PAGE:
Is it really possible that I'm still not done with "The Bloody Crown of Conan"? It's been on my "What I'm Reading" list for months, now. I've had other books come and go on the list, and that one just stays and stays. Well, yes, it is. It's the one I have on my nightstand, and for whatever reason I only have the staying power to read a couple of pages before I drift off to the Dreamlands (I take some medication just before bed that knocks me right out). It's like a warm hot toddy that I take only a sip or two from, allowing me to savor it each night. But slooooowly.
But I've also been reading Brian Aldiss' "Starship" and it is not only a terrific book full of all sorts of awesome ideas, but it is so obviously the source of Metamorphosis: Alpha and the TV series "The Starlost", both of which I love to an inordinate degree. There's an entire campaign, right in that small paperback, and the seed of two or three more. I'm burning through this book, and mainly because I have not relegated it to the nightstand.
"The Red Church" is an absolutely fascinating account of magical practices amongst the Amish. Betcha didn't know there was such a thing, did you? Well, the movie "Warlock" aside, there is (and I must, in "Warlock"'s defense, say they got a lot of things really right), and it's a very interesting and curious amalgam of pre-Christian Germanic magical practices, such as assigning dates to the vanquishing of what are obviously frost giants in different guise, and more mainstream Renaissance magical tomes. Absolutely fascinating, and I daresay with a lot there to be mined in terms of FRPG.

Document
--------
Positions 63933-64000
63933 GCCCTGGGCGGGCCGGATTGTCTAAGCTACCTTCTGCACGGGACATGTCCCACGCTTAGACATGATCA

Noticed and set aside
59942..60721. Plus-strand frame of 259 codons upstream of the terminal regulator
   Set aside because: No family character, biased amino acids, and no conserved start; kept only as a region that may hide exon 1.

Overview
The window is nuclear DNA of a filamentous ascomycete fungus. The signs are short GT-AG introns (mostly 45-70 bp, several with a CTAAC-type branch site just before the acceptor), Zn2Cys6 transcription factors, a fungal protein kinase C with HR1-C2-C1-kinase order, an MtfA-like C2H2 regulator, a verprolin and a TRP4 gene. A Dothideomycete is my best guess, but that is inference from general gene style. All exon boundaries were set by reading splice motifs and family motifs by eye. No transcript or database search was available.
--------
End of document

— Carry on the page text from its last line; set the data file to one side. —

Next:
And, of course, we have Tolkein's retelling, newly edited and published by his grandson, of the Icelandic saga of Sigurd and Gudrun, which was of course the basis for Wagner's Ring Cycle, amongst countless other adaptations. I've not delved too deeply into it, but man what I've read makes me wish he had taken his hand to a lot more of the primary sources of Germanic literature. The man knew his way around Norse mythology like it was the back of his hand, and it is only dimly reflected in his Middle Earth works. He positively glows when he is retelling the originals in their own milieu.
Anyway, I knew you'd love to know what I was reading in bed, or in the bathroom, or wherever. Damn, I used to get so much more reading done when I lived in Boston, and had to travel everywhere on the T, where I could read as I moved (I still remember reading Phaid the Gambler and Citizen Phaid on such trips!). Now, I have to snatch moments here and there.
Damnit, I want more time to read.